The soft ceiling tiles soften the profanities of the inmates, but can't silence them. The four-letter words puff from the ladies' mouths like rings of fire, blazing through the massive concrete gathering space. But they fall on my deaf ears. I'm used to it. Nothing shocks me now. I may look like china in a bull's shop, but I'm a matador of life's crap.  (pg. 22)
Thankfully, without solving all of Missy and Luke's problems, Sara de Waard has given them hope, in each other and in others–though perhaps not their parents–that perhaps a little kindness will help lift them out of difficult circumstances or at least sideways so they can avoid harm.

July 01, 2022

Upcoming Releases for Summer and Fall 2022


If anything is an indication that things in publishing are returning somewhat to normal, it's the plethora of new titles coming out in the fall of 2022.  September is especially crazy with almost 50 picture books due for release that month! I know that some of these titles have been delayed because of supply chain issues and curtailed work production but it's looking like the last half of 2022 will be a blockbuster for publication of books for youth by Canadian creators. And that's a win-win for everyone, readers and creators alike. 
What am I most looking forward to reading?
    • Courtney Summers's I'm the Girl (YA) 
    • Kenneth Oppel's Ghostlight (MG)
    • Kevin Sylvester's Apartment 713 (MG)
    • Angela Ahn's Double O Stephen and the Ghostly Realm (MG)
    • Miriam Körner's Fox and Bear (picture book)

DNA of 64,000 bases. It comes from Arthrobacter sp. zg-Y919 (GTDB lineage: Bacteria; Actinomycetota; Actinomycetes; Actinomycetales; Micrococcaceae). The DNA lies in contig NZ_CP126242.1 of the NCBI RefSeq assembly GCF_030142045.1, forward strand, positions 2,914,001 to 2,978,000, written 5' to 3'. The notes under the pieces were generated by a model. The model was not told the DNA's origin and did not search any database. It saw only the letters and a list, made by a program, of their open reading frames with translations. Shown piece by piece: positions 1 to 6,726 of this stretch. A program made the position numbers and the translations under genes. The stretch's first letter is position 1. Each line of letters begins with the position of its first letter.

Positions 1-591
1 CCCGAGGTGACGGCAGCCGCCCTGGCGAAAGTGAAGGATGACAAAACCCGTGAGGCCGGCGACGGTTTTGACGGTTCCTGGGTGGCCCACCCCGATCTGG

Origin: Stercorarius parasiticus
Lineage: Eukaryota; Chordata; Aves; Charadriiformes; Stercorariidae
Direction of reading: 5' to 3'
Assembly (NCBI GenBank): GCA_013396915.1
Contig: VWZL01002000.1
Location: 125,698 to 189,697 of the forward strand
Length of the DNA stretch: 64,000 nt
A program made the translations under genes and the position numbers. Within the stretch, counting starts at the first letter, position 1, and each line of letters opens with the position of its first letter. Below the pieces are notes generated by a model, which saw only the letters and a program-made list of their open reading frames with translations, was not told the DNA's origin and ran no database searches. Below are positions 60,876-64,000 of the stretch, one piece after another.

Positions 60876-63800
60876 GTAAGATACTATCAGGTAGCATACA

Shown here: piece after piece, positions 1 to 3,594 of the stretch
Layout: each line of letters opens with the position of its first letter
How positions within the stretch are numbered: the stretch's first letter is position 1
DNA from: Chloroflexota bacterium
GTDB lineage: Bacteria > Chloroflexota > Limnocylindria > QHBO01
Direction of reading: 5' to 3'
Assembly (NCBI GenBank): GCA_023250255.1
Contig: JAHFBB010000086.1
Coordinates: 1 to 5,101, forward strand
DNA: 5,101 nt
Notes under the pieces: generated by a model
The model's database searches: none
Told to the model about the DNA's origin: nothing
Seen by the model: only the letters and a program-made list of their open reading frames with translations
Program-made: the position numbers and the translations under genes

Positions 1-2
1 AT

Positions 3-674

and waiting desperately for 
    • Lesley Livingstone's Queen Among the Dead (YA for 2023)
Fingers crossed that some of these books cross my desk! (Thankfully, I'm the Girl is already here!)
I hope you find something here that excites you for your TBR list.
Happy reading!

Picture Books
Akpa's Journey by Mia Pelletier, illus. by Kagan McLeod (Inhabit Media) 
Just Bea by Kari-Lynn Winters, illus. by Nahid Kazemi (Tradewinds)
The Lonely Little Lighthouse by Lana Shupe, illus. by Maria Lesage (Nimbus)
A Spoonful of Frogs by Casey Lyall, illus. by Vera Brosgol (Greenwillow Books)
The Terrible, Horrible, Smelly Beach by Jacqueline Halsey and Carrie Muller, illus. by Paul G. Hammond (Nimbus) >>> sequel to The Terrible, Horrible, Smelly Pirate
The Three Hunters by Raymond Gianfrancesco and Grade 4 Class of Leo Ussak School, illus. by Thamires Paredes (Inhabit Media)
The Ugly Place by Laura Deal, illus. by Emma Pedersen (Inhabit Media)  

Early Readers and Chapter Books
Autumn Bird and the Runaway by Melanie Florence and Richard Scrimger (Scholastic Canada)
Burt's Way Home by John Martz (Tundra) >>> graphic novel
Horror House by Jeff Szpirglas (Scholastic Canada) >>> Countdown to Danger Choose Your Own Ending